Hearing Loss 101
Signs of Hearing Loss
The signs of hearing loss can be subtle and emerge slowly, or early signs of hearing loss can be significant and come about suddenly. Either way, there are common indications and hearing impaired signs. You should suspect hearing loss if you experience any of the signs below.
- require frequent repetition.
- have difficulty following conversations involving more than 2 people.
- think that other people sound muffled or like they’re mumbling.
- have difficulty hearing in noisy situations, like conferences, restaurants, malls, or crowded meeting rooms.
- have trouble hearing children and women.
- have your TV or radio turned up to a high volume.
- answer or respond inappropriately in conversations.
- have ringing in your ears.
- read lips or more intently watch people’s faces when they speak with you.
- feel stressed out from straining to hear what others are saying.
- feel annoyed at other people because you can’t hear or understand them.
- feel embarrassed to meet new people or from misunderstanding what others are saying.
- feel nervous about trying to hear and understand.
- withdraw from social situations that you once enjoyed because of difficulty hearing.
- have a family history of hearing loss.
- take medications that can harm the hearing system (ototoxic drugs).
- have diabetes, heart, circulation or thyroid problems.
- have been exposed to very loud sounds over a long period or single exposure to explosive noise.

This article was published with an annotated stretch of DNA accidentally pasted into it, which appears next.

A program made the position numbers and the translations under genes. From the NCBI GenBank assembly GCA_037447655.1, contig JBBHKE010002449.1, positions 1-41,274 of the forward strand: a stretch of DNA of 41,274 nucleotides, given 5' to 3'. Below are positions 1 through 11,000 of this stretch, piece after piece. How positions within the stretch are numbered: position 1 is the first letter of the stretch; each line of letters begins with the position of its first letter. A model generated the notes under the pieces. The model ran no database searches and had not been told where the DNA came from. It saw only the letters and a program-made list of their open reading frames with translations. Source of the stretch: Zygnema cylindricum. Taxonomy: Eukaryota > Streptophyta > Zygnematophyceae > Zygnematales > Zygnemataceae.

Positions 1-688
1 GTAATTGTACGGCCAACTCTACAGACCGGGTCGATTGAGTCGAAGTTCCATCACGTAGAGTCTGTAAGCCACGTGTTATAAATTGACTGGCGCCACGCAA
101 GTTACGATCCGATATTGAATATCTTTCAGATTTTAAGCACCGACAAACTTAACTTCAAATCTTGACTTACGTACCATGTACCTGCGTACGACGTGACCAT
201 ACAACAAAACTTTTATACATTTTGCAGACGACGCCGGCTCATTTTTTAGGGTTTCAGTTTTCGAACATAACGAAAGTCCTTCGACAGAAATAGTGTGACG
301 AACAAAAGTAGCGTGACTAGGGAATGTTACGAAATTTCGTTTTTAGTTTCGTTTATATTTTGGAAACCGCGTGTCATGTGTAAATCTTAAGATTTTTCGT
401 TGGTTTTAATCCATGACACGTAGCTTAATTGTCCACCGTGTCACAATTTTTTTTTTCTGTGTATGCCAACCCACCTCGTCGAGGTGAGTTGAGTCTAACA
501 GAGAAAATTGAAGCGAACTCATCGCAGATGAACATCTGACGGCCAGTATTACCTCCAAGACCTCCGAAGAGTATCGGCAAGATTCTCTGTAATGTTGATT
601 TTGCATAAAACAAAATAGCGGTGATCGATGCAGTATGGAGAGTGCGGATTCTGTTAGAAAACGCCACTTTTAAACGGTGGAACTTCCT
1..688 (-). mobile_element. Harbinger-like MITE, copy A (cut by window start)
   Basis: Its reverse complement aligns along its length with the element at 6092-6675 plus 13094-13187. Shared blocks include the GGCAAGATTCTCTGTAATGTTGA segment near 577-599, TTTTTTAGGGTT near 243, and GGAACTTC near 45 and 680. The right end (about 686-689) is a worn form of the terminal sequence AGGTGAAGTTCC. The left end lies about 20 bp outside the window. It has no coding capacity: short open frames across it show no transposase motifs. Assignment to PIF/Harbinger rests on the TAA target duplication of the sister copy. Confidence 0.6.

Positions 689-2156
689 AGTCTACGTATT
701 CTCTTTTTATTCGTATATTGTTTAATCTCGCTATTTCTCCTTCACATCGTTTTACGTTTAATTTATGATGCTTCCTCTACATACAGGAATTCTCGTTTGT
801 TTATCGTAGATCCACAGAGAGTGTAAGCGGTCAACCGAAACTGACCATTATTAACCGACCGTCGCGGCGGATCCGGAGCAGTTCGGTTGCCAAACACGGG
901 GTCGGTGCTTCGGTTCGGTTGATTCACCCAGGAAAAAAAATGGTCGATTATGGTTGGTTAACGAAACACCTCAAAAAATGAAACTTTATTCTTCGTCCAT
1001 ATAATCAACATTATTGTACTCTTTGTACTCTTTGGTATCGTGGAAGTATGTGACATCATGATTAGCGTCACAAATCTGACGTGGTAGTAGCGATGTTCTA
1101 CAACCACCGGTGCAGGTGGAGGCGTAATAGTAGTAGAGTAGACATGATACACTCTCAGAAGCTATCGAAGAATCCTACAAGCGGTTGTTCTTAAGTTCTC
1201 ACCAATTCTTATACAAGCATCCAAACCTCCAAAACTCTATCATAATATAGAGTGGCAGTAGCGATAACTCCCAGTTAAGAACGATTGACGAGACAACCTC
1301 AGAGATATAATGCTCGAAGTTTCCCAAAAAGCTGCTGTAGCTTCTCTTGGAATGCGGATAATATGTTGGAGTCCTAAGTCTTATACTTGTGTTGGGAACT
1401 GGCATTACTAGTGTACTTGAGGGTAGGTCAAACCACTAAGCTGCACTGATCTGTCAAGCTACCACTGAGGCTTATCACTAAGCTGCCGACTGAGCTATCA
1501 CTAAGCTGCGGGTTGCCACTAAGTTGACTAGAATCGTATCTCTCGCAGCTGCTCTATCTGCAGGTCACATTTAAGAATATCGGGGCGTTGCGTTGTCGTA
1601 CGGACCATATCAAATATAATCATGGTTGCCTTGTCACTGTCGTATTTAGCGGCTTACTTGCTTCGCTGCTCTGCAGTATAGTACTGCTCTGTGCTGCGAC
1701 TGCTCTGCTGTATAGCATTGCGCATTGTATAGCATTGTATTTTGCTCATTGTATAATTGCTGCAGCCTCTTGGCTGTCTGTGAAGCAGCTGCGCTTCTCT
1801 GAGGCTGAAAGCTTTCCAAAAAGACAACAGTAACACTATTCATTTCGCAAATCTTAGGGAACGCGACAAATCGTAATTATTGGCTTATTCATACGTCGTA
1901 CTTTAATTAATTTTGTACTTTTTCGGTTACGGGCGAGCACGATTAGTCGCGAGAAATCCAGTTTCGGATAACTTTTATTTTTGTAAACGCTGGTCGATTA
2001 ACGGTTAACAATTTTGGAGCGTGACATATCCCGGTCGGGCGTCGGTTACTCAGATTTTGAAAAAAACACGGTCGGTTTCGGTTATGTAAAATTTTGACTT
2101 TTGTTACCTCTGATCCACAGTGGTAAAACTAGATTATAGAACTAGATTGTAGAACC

Types of Hearing Loss
A comprehensive audiologic evaluation must be completed in order to determine the types and severity of hearing loss to make appropriate recommendations for each patient. Audiologic data from testing provides a clinical foundation for recommendations on hearing aids and other assistive devices suitable for treating the types of hearing impairments listed below.
In general terms, there are two types of hearing loss, conductive and sensorineural. A combination of both is also seen as a mixed hearing loss. Each is discussed below.
Conductive Hearing Loss
Conductive hearing loss is caused by any condition or disease that impedes the conveyance of sound in its mechanical form through the middle ear cavity to the inner ear. A conductive hearing loss can be the result of a blockage in the external ear canal or can be caused by any disorder that unfavorably effects the middle ear’s ability to transmit the mechanical energy to the stapes footplate. This results in reduction of one of the physical attributes of sound called intensity (loudness), so the energy reaching the inner ear is lower or less intense than that in the original stimulus. Therefore, more energy is needed for the individual with a conductive hearing loss to hear sound, but once it’s loud enough and the mechanical impediment is overcome, that ear works in a normal way. Generally, the cause of conductive hearing loss can be identified and treated resulting in a complete or partial improvement in hearing. Following the completion of medical treatment for cause of the conductive hearing loss, hearing aids are effective in correcting the remaining hearing loss.